With no domestic automotive manufacturing industry, Israel would never be mistaken for a Detroit on the Mediterranean. But that hasn’t stopped this small country from becoming a global hub of auto-tech innovation.
Home to more than 400 active companies in the sector, the Startup Nation has reaped the benefits of cars’ increasing reliance on sophisticated software and connected technologies. Capitalizing on Israel’s unique strengths in artificial intelligence, computer vision, cybersecurity, sensor technology, semiconductors, the Internet of Things (IoT), and more, locally grown startups and multinational corporations alike have flocked to the country in recent years, seeking to get in on the action. In 2017, the Israeli auto-tech sector attracted $814 million in investment, a threefold increase over 2015 figures.
Blockbuster acquisitions, including Google’s $1 billion purchase of the GPS navigation app Waze in 2013, Continental’s $400 million deal for Argus Cyber Security in 2017, and Intel’s $15.3 billion acquisition last year of Mobileye, which develops advanced vision technology for autonomous cars and driver assistance systems, have kept the spotlight on Israeli autotech.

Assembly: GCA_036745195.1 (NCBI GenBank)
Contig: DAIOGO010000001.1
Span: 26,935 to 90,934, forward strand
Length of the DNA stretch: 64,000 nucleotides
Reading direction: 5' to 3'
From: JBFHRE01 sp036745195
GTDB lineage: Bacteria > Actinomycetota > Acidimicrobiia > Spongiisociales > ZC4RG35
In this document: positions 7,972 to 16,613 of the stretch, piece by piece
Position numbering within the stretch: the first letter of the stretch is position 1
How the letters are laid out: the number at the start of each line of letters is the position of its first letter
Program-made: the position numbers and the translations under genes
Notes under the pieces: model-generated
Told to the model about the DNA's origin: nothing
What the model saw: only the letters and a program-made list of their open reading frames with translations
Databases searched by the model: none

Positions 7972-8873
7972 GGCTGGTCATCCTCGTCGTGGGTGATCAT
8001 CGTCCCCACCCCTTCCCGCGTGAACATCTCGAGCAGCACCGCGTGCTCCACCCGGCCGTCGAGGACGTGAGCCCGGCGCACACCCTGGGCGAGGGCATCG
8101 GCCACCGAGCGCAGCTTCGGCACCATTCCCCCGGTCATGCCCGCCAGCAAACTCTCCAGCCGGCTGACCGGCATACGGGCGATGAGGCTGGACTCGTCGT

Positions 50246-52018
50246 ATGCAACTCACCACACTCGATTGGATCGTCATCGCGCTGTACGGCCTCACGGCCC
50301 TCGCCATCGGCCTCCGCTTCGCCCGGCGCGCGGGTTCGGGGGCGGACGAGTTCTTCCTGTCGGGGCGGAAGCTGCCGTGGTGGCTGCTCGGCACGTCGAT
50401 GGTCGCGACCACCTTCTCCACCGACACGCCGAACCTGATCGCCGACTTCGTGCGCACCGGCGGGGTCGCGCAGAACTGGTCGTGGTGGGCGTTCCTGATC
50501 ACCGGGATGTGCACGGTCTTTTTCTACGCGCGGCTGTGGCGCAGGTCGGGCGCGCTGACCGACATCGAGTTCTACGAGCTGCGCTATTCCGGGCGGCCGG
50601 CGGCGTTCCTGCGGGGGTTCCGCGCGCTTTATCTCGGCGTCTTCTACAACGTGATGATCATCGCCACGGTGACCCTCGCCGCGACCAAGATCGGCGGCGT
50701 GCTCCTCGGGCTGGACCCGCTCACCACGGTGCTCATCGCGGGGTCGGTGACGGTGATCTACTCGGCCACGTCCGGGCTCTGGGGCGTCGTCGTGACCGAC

Amid a whirl of local activity and continued advances in smart mobility and autonomous technology, entrepreneurs, executives, eminent technology experts, and even Prime Minister Benjamin Netanyahu will convene in Tel Aviv for the 6th Annual Smart Mobility Summit from October 29-30. The wide-ranging conference will cover topics including state-of-the-art technologies, new developments and trends in mobility, and Israel’s commitment to reduce its oil consumption by 60 percent by 2025. Israeli ingenuity in autotech will be on prominent display – here’s a preview of just a few local companies attending:
As the world prepares for the autonomous age, Israeli innovators are at the forefront of the most critical developments in auto-tech, engineering a safer, greener, and more user-friendly mobility ecosystem – and they’re only just revving up.